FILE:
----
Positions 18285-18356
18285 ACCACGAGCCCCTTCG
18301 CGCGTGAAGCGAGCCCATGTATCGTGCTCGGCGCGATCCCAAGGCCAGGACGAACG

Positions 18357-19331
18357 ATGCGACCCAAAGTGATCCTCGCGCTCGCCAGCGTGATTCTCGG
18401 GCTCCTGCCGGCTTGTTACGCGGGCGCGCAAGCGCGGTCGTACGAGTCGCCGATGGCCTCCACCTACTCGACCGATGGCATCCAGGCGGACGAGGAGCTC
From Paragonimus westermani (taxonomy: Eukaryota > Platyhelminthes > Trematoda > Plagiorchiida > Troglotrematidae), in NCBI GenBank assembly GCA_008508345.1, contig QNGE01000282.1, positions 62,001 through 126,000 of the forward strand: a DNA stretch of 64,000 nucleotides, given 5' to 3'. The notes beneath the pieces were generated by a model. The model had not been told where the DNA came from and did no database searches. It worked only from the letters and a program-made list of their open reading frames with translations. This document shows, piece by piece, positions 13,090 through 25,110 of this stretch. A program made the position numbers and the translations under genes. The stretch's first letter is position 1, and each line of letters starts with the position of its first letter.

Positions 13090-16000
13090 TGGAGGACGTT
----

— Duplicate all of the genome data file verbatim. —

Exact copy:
Positions 18285-18356
18285 ACCACGAGCCCCTTCG
18301 CGCGTGAAGCGAGCCCATGTATCGTGCTCGGCGCGATCCCAAGGCCAGGACGAACG

Positions 18357-19331
18357 ATGCGACCCAAAGTGATCCTCGCGCTCGCCAGCGTGATTCTCGG
18401 GCTCCTGCCGGCTTGTTACGCGGGCGCGCAAGCGCGGTCGTACGAGTCGCCGATGGCCTCCACCTACTCGACCGATGGCATCCAGGCGGACGAGGAGCTC
From Paragonimus westermani (taxonomy: Eukaryota > Platyhelminthes > Trematoda > Plagiorchiida > Troglotrematidae), in NCBI GenBank assembly GCA_008508345.1, contig QNGE01000282.1, positions 62,001 through 126,000 of the forward strand: a DNA stretch of 64,000 nucleotides, given 5' to 3'. The notes beneath the pieces were generated by a model. The model had not been told where the DNA came from and did no database searches. It worked only from the letters and a program-made list of their open reading frames with translations. This document shows, piece by piece, positions 13,090 through 25,110 of this stretch. A program made the position numbers and the translations under genes. The stretch's first letter is position 1, and each line of letters starts with the position of its first letter.

Positions 13090-16000
13090 TGGAGGACGTT